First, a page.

A fluid-attenuated inversion-recovery MRI of a formerly eclamptic patient reveals white matter lesions (arrows). Neuro-Imaging Center of the School of Behavioural and Cognitive Neurosciences in Groningen
If you develop eclampsia [high blood pressure and seizures] during pregnancy, does your brain return to normal postpartum?
Maybe, maybe not, according to recent findings that challenge the current opinion that eclampsia is a one-time event from which women can expect a full clinical recovery.
A study looked at 103 women and found white matter brain lesions in:
- 41% formerly eclamptic women
- 29% formerly preeclamptic women [high blood pressure; no seizures]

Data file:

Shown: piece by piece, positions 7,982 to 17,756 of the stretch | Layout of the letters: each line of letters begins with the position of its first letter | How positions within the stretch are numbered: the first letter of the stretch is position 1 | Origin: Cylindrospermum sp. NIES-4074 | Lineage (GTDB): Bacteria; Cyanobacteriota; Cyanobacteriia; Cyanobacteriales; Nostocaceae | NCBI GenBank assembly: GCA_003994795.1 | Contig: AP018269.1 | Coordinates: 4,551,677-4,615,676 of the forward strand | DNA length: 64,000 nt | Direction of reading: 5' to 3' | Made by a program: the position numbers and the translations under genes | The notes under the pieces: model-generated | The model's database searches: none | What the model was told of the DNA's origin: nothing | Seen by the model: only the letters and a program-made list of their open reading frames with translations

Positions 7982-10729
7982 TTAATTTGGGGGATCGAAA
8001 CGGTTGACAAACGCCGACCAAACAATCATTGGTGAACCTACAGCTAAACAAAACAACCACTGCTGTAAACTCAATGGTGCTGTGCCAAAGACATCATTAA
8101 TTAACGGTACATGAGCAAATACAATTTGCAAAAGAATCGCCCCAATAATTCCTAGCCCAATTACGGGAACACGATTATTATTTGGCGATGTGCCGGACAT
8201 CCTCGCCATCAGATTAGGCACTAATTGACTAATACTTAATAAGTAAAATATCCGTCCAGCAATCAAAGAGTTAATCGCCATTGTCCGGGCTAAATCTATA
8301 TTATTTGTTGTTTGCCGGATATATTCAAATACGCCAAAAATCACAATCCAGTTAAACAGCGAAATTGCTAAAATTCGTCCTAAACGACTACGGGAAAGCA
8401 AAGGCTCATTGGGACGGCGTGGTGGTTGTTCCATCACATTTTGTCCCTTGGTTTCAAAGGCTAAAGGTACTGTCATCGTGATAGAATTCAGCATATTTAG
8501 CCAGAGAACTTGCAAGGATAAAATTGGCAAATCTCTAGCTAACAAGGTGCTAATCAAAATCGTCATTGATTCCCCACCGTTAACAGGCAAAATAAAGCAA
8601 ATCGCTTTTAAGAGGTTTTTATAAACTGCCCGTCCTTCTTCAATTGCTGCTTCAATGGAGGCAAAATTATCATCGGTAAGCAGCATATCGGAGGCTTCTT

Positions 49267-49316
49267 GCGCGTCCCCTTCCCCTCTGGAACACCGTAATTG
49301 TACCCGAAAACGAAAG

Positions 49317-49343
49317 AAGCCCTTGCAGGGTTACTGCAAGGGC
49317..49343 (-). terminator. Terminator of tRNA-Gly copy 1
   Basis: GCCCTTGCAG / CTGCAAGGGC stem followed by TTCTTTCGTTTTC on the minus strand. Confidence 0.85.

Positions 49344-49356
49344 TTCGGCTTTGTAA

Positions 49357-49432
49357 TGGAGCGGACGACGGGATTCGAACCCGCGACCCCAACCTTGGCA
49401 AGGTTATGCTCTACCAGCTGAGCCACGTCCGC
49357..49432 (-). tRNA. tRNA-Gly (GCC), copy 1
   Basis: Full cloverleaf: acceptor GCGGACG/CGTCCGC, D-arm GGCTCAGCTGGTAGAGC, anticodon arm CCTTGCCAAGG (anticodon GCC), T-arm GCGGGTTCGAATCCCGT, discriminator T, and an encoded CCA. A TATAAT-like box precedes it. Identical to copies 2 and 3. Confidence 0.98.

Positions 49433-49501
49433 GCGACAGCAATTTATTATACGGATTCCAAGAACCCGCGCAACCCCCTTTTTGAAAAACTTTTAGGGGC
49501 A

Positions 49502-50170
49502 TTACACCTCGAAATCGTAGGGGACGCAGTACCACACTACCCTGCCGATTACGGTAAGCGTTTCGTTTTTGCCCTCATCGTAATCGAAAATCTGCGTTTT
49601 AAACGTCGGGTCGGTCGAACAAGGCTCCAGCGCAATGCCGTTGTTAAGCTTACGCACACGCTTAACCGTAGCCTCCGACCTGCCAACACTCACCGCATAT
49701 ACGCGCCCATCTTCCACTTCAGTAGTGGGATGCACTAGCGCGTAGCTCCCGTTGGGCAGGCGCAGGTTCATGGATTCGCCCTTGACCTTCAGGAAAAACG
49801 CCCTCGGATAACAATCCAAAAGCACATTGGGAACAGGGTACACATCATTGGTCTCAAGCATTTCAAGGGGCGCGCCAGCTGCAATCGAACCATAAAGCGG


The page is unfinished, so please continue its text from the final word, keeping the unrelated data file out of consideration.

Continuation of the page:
- 17% women who had a normotensive pregnancy [normal blood pressure]
The researchers also observed that the number of eclamptic seizures appeared to be related to the presence and severity of the brain matter lesions. In all, 19 eclamptic women had one grand mal seizure, 10 had two, and 10 had three or more. Women who reported three or more eclamptic seizures were three times more likely to have white matter lesions than were women with no seizures, she said.
The total volume of the lesions was significantly greater among formerly eclamptic women than controls (0.04 mL vs. 0.004 mL).